It’s been quite the year for 22 year old New Yorker Timotheé Chalamet. After impressing audiences and critics at last year’s London Film Festival as Elio in Call Me By Your Name, he returns this year in a equally moving story. Under the guidance of Belgian director Felix Van Groeningen, and boosted by a stellar supporting cast featuring Steve Carell and Amy Ryan, the acting prodigy delivers his career-best performance in the heartbreaking Beautiful Boy. Based on the memoirs of the Rolling Stone journalist David Scheff (Carell), the film follows his son Nic (Chalamet), a drug abuser in his mid-teens. As his condition and addiction worsens, his loving father and his stepmother Karen (Maura Tierney) try to help him as much as they can. But, falling in and out of rehab, Nic drifts further and further from his loved ones. Bouncing between Los Angeles, where his biological mother Vicki (Ryan) lives, San Francisco, where he lives with his father, and New York, Nic keeps cannot escape the lethal cycle of methamphetamine use. And as David tries to better understand his son’s problems, things only get worse. Beautiful Boy is a particularly special film. It takes a classic Oscar-bait genre, complete with an all-star cast (in front of and behind the camera—Brad Pitt has a production credit), and does something surprisingly unique. It fully understands its characters and their emotions. It is subtle, eschewing any particular theatrics or scenery-chewing performances, and the result is a genuinely deep character study. Its concerns are universal, touching on themes not only of addiction, but fatherly love, the importance of family and, simply enough, growing pains. Beautiful Boy is as much a coming of age story as it is a heart-wrenching appeal to members of the Academy. Carell is perfectly cast as David, projecting the writer’s anguish and depression with his trademark mix of confusion and intensity. His role is deepened as a result of the film’s interesting pacing and editing, which gives the viewer scenes from the character’s memory, showing infant Nic living peacefully with David. The director dwells on these scenes just long enough to give resonance and poignancy to the present-day relationship between the pair, which has become so strained. Tierney and Chalamet, too, benefit from Groeningen’s sharp, never mawkish dialogue, and the emotional edge to the film is never threatened by cliché. With a plot so cyclical, a satisfying ending is often hard to reach, but here the feat is achieved without strain. Never preachy or predictable, Beautiful Boy never promises too much, just prompts meaningful questions and delivers good answers. In a way, the film’s approach to plot is half-formed, but even as new developments are revealed rather casually, its sure step does not falter. Beautiful Boy is a perfectly pitched tearjerker that never fails to engage, and serves as proof of Chalamet’s bright future.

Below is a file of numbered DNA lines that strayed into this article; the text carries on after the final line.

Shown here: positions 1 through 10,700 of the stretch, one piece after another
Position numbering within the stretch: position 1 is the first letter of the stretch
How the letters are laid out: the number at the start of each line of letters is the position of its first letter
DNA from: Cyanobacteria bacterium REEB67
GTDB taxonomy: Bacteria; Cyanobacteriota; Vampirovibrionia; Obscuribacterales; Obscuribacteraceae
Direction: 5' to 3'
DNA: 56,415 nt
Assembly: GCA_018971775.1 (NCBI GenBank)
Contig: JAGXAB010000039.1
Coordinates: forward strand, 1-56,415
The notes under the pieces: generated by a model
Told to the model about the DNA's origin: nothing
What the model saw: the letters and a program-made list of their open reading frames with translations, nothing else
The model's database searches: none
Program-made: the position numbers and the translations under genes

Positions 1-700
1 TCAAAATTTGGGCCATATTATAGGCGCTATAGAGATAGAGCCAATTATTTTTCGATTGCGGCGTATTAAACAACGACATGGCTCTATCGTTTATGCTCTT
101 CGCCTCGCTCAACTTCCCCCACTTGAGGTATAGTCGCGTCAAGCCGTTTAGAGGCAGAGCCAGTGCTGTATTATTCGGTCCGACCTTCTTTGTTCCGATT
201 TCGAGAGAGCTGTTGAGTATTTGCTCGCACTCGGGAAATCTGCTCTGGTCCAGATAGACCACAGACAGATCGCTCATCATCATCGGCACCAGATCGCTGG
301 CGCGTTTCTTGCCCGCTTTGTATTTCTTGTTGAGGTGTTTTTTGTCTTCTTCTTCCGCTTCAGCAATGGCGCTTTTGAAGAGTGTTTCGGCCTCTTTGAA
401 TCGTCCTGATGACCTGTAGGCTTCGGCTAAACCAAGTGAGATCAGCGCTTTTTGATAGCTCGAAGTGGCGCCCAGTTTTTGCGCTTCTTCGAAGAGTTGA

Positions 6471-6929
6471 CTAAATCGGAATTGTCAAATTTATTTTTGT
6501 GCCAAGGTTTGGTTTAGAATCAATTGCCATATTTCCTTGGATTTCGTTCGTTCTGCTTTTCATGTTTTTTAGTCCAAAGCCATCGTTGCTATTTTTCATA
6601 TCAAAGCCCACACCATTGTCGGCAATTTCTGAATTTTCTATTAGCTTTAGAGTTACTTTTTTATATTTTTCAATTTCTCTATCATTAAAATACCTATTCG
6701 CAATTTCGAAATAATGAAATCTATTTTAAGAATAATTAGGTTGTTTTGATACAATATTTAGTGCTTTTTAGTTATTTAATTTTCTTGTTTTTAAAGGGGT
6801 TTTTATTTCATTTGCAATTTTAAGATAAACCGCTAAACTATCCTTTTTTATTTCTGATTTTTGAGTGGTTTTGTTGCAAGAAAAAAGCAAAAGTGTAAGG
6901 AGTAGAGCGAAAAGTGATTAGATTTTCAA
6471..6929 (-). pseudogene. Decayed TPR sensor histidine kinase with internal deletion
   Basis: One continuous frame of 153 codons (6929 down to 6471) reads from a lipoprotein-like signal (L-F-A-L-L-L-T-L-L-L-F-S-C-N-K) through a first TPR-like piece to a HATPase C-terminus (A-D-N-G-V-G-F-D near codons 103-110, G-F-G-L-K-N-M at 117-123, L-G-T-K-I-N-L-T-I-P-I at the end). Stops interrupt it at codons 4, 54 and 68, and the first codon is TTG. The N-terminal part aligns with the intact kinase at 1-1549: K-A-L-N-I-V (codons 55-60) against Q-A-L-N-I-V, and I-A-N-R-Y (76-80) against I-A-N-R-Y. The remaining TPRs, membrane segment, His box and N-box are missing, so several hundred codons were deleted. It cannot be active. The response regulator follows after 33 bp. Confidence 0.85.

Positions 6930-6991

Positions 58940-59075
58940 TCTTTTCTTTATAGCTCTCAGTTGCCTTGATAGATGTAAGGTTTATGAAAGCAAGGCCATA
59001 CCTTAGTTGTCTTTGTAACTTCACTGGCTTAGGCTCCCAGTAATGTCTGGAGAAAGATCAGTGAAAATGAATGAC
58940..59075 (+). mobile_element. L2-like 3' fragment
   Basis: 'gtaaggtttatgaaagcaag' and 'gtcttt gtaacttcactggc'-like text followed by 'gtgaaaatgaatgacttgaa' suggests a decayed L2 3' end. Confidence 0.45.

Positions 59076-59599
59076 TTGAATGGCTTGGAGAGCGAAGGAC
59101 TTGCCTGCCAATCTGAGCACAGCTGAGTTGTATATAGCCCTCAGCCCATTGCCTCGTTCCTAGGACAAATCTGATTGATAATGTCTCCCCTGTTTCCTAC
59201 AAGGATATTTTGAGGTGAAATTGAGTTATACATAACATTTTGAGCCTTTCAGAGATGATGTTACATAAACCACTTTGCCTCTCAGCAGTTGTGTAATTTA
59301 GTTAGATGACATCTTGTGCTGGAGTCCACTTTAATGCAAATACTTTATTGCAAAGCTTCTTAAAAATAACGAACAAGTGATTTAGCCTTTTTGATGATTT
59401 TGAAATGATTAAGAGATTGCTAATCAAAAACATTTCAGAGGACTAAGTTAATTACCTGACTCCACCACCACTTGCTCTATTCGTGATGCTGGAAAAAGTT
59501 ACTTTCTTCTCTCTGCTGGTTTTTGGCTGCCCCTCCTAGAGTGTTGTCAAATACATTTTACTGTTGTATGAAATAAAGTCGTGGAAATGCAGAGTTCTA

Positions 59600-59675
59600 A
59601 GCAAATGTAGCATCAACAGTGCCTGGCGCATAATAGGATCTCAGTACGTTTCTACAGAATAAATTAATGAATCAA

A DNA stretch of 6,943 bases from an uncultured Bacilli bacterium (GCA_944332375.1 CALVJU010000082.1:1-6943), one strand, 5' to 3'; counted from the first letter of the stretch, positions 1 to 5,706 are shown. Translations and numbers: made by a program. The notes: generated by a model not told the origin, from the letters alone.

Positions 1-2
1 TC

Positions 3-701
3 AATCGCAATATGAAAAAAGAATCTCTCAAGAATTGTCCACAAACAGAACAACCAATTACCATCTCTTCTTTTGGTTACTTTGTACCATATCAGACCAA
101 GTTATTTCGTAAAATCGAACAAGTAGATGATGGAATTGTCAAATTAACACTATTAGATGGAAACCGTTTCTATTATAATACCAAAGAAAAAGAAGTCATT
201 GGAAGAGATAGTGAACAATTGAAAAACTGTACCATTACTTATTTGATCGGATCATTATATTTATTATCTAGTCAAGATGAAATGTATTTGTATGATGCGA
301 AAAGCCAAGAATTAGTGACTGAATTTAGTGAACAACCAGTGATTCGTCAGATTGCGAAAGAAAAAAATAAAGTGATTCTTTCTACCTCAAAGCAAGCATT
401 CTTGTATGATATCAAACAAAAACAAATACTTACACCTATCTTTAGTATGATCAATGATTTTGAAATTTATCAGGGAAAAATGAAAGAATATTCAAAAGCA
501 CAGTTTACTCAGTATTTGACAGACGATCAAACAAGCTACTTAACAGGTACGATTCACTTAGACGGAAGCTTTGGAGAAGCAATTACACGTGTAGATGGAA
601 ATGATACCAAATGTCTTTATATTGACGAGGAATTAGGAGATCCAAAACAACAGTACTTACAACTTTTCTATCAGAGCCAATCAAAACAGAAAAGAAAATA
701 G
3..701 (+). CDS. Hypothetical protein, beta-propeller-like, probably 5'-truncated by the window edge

Image: Francois Duhamel
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